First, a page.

'A Dickensian glow pervades this immensely satisfying novel. Hugely enjoyable' James Runcie, author of 'The Grantchester Mysteries'
'Saunders's prose is precise and a pleasure to read. The plot twists and turns, and Laetitia is a warm and engaging heroine' The Times
The first in the delightfully cosy and clever mystery series featuring private detective, Laetitia Rodd.
Winter, 1850. Mrs Laetitia Rodd is the impoverished widow of an Archdeacon, living modestly in Hampstead with her landlady Mrs Bentley. She is also a private detective of the utmost discretion.
When her brother Frederick, a criminal barrister, introduces her to Sir James Calderstone, a wealthy and powerful industrialist, she is tasked to investigate the background of an 'unsuitable' woman his son intends to marry – a match he is determined to prevent.
In the guise of governess, she travels to the family seat, Wishtide, deep in the frozen Lincolnshire countryside, where she soon discovers that the Calderstones have more to hide than most. As their secrets unfold, the case takes an unpleasant turn when a man is found dead outside a tavern, and Mrs Rodd's search for the truth takes her from elite drawing rooms to London's notorious inns and its steaming laundry houses.
Perfect for fans of The Thursday Murder Club, M.C. Beaton, Jessica Fellowes and James Runcie.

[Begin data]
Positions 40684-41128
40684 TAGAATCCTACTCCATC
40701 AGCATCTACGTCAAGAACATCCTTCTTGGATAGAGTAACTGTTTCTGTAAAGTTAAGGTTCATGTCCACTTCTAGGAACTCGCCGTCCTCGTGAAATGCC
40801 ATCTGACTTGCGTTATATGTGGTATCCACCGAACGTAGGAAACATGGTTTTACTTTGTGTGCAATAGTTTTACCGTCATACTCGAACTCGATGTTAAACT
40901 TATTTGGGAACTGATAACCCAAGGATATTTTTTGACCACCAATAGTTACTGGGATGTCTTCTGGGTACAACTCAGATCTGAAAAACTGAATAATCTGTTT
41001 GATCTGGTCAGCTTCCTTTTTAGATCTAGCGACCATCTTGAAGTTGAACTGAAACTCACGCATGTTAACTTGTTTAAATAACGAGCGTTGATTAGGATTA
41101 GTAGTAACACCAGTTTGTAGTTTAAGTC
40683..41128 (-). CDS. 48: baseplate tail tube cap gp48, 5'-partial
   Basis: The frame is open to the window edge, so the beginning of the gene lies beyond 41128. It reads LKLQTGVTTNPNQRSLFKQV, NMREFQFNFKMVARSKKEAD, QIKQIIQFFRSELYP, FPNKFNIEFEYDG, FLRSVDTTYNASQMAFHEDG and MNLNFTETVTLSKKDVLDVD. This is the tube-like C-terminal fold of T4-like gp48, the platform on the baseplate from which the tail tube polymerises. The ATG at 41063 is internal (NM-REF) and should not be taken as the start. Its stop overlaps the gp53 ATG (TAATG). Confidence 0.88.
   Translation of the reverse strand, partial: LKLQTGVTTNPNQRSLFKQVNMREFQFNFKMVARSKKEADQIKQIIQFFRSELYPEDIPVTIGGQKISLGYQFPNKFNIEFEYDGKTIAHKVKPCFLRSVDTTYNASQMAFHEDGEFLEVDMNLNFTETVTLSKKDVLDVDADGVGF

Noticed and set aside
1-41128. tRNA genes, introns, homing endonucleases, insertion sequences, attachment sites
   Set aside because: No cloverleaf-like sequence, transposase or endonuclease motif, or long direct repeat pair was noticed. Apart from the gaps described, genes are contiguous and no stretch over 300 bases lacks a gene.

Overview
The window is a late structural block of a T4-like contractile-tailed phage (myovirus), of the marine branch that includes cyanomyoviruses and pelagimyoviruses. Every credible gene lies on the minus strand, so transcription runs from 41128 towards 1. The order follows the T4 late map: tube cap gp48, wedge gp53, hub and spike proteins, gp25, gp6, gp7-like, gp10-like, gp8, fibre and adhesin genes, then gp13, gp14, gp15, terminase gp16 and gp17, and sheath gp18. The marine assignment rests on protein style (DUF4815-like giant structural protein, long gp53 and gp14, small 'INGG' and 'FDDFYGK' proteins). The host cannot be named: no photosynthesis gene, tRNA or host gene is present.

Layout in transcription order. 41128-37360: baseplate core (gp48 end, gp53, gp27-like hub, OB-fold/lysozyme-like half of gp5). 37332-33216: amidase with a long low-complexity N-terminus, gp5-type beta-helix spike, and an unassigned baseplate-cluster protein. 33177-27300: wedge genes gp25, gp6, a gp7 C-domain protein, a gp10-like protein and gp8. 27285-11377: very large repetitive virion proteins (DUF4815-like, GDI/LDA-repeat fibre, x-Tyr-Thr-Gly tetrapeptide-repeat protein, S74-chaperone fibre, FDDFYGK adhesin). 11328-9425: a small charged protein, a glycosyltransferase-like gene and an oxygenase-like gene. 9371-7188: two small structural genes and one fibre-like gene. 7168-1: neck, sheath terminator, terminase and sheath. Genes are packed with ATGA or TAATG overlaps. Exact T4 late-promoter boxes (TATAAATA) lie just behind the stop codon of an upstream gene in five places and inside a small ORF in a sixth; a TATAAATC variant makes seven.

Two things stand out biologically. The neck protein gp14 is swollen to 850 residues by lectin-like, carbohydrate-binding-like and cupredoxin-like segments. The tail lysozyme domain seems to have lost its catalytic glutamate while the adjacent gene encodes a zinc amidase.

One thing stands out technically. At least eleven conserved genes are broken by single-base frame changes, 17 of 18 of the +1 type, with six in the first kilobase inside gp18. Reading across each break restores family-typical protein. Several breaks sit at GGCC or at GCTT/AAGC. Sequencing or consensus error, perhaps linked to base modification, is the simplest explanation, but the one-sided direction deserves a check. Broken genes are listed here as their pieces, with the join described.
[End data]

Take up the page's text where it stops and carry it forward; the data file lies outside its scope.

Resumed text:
Laetitia Rodd, the narrator of this lively series debut set in 1850 from British author Saunders (Night Shall Overtake Us), was left in reduced circumstances by her clergyman husband's death. Now living with her working-class friend and landlady, Mary Bentley, in the London village of Hampstead, Laetitia conducts confidential inquiries for her barrister brother, Frederick Tyson, to supplement her income and exercise her quick wits. Influential peer Sir James Calderstone hires the siblings to investigate the background of Helen Orme, the beautiful but mysterious widow whom his son, Charles, wants to marry against James's wishes. In the guise of a governess, Laetitia travels to Wishtide, the Calderstone Lincolnshire estate, where she discovers that not only Mrs. Orme but the Calderstones themselves are hiding scandalous secrets. When Mrs. Orme is found murdered and Charles is accused, Laetitia strives to save him from the gallows. Saunders explores Victorian sexual mores in a well-evoked historical world marred only by some overly complicated subplots.